Austria-Hungary’s emperor Franz Ferdinand and the blustering Kaiser Wilhelm, the “two most obnoxious public figures in Europe,” contends Mr. Fromkin, had managed to keep their hotheads in check and in crisis after crisis opted for peace (though, at the end, the Kaiser would be undermined by his own ministers).

Britain felt that it need not be embroiled in a continental war and repeatedly offered to mediate as temperatures rose. It would require the German invasion of neutral Belgium finally to bring the United Kingdom into the cauldron.

(As the European fever climbed, however, Winston Churchill, First Lord of the Admiralty in the Asquith cabinet, was not sanguine that Britain could remain apart, and felt the powerful navy was vulnerable to surprise attack. He wished to move the fleets to their wartime stations but did not want to try for approval from the cabinet, which might regard the movement as provocative. “Instead, he went to see the Prime Minister with his proposal, and decided to construe a sort of gruntlike sound from Asquith as approval.”)

Austria, on the pretext that Serbia was behind the Sarajevo assassinations (the extent of its involvement still isn’t clear), cashed the blank check Germany had given her to march on Belgrade. The Austrians were astonishingly and disastrously defeated, and then not able to move to the north to hold Russia in check, a key to Berlin’s strategy while Germany invaded Belgium on its way to Paris.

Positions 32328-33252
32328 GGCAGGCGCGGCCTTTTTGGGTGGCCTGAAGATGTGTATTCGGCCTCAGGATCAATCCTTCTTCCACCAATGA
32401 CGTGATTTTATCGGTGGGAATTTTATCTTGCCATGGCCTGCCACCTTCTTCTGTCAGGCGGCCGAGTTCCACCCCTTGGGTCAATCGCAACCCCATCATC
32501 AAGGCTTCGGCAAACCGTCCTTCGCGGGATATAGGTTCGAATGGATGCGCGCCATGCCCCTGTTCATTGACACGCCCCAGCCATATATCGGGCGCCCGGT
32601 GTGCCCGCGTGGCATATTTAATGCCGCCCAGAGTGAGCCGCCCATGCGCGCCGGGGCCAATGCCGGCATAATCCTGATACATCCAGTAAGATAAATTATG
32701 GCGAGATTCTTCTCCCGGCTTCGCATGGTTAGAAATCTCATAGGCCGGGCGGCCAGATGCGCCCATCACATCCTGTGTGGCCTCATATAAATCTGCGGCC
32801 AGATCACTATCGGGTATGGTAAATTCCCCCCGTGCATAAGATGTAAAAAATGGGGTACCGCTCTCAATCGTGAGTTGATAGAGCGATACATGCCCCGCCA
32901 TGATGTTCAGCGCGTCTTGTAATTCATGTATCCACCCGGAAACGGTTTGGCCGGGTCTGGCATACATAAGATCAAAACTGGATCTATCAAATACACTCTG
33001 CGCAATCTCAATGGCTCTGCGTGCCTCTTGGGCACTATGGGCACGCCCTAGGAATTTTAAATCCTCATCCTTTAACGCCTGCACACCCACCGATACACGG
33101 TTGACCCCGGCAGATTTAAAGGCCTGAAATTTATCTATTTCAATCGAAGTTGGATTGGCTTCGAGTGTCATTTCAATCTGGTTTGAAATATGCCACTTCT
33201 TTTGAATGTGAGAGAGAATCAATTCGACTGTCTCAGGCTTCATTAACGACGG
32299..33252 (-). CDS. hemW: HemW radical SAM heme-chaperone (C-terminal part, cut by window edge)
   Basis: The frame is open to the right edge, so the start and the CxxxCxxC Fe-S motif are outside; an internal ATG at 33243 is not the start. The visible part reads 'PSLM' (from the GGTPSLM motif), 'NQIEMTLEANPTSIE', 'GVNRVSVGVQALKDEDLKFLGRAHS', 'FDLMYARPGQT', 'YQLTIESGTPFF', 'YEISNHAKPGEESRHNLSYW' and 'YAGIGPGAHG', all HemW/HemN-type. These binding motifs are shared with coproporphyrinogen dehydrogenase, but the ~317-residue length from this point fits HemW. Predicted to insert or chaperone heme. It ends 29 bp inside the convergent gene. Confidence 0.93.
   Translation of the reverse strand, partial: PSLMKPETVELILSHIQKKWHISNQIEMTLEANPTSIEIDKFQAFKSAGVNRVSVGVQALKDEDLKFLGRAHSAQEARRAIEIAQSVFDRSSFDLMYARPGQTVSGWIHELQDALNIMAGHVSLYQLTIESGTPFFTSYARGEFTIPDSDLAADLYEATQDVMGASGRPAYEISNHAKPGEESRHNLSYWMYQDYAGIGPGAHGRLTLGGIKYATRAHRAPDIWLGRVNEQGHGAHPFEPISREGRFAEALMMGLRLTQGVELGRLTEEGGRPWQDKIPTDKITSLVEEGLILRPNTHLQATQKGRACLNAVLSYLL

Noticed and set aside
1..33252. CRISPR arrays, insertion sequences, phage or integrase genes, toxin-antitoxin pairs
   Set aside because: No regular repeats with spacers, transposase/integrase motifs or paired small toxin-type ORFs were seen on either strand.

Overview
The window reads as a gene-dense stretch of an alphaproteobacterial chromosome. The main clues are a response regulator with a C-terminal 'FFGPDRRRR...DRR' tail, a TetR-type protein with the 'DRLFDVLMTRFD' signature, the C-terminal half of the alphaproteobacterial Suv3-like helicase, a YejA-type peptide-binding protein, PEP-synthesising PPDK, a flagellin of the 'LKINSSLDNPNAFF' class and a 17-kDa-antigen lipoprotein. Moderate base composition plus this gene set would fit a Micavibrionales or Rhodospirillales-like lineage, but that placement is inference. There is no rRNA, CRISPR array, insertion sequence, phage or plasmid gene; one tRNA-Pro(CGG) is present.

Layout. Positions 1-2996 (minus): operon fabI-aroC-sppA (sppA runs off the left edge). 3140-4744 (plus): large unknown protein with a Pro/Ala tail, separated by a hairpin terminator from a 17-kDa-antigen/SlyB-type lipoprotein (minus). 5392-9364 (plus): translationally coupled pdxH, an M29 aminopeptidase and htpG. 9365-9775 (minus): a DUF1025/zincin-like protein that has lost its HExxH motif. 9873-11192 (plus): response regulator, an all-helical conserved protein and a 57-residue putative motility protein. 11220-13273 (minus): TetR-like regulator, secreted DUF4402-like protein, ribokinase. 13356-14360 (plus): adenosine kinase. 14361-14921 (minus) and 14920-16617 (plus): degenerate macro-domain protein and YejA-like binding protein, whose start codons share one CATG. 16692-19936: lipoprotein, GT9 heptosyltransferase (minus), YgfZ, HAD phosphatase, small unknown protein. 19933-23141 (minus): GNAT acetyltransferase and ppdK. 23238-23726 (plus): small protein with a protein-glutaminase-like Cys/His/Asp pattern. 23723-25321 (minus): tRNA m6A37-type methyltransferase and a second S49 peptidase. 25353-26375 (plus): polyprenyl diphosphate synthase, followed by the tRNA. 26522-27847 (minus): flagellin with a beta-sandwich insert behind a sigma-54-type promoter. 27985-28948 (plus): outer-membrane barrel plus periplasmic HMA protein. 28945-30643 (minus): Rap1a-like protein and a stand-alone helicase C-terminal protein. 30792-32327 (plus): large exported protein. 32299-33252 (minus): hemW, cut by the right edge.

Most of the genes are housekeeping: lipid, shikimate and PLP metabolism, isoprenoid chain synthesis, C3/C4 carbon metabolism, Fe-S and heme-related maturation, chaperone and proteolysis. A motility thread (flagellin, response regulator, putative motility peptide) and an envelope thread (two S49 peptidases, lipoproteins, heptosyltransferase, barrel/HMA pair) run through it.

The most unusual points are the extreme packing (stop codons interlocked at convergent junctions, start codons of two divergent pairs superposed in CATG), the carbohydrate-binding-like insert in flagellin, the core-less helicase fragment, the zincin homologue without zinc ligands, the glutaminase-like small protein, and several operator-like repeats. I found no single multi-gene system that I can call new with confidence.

Curiously, one man who presciently read the hieroglyphics was an American, Col. Edward House, who Mr. Fromkin writes “apparently was almost alone among American statesmen in understanding the implications of the Balkan wars. House proposed to President Woodrow Wilson that he go abroad and seek to dampen diplomatically the smoldering flames in Europe. During the month before Archduke Ferdinand’s assassination, House consulted with the heads of state of the Great Powers. To no avail, of course.”

Mr. Fromkin’s final conclusion is blunt: “Germany deliberately started a European war to keep from being overtaken by Russia.”

America’s participation and the two Russian revolutions in 1917, he writes, “brought ideological dimensions into the conflict that had not been there before, but that were to shape the rest of the twentieth century. In the beginning, however, it was simply Great Powers fighting to stay where they were.”

Historians specializing in the period doubtless will quarrel with the author. That is how specialists earn their bacon and beans. To a layman, Mr. Fromkin’s is a persuasive thesis, tautly told.

Woody West is associate editor of The Washington Times.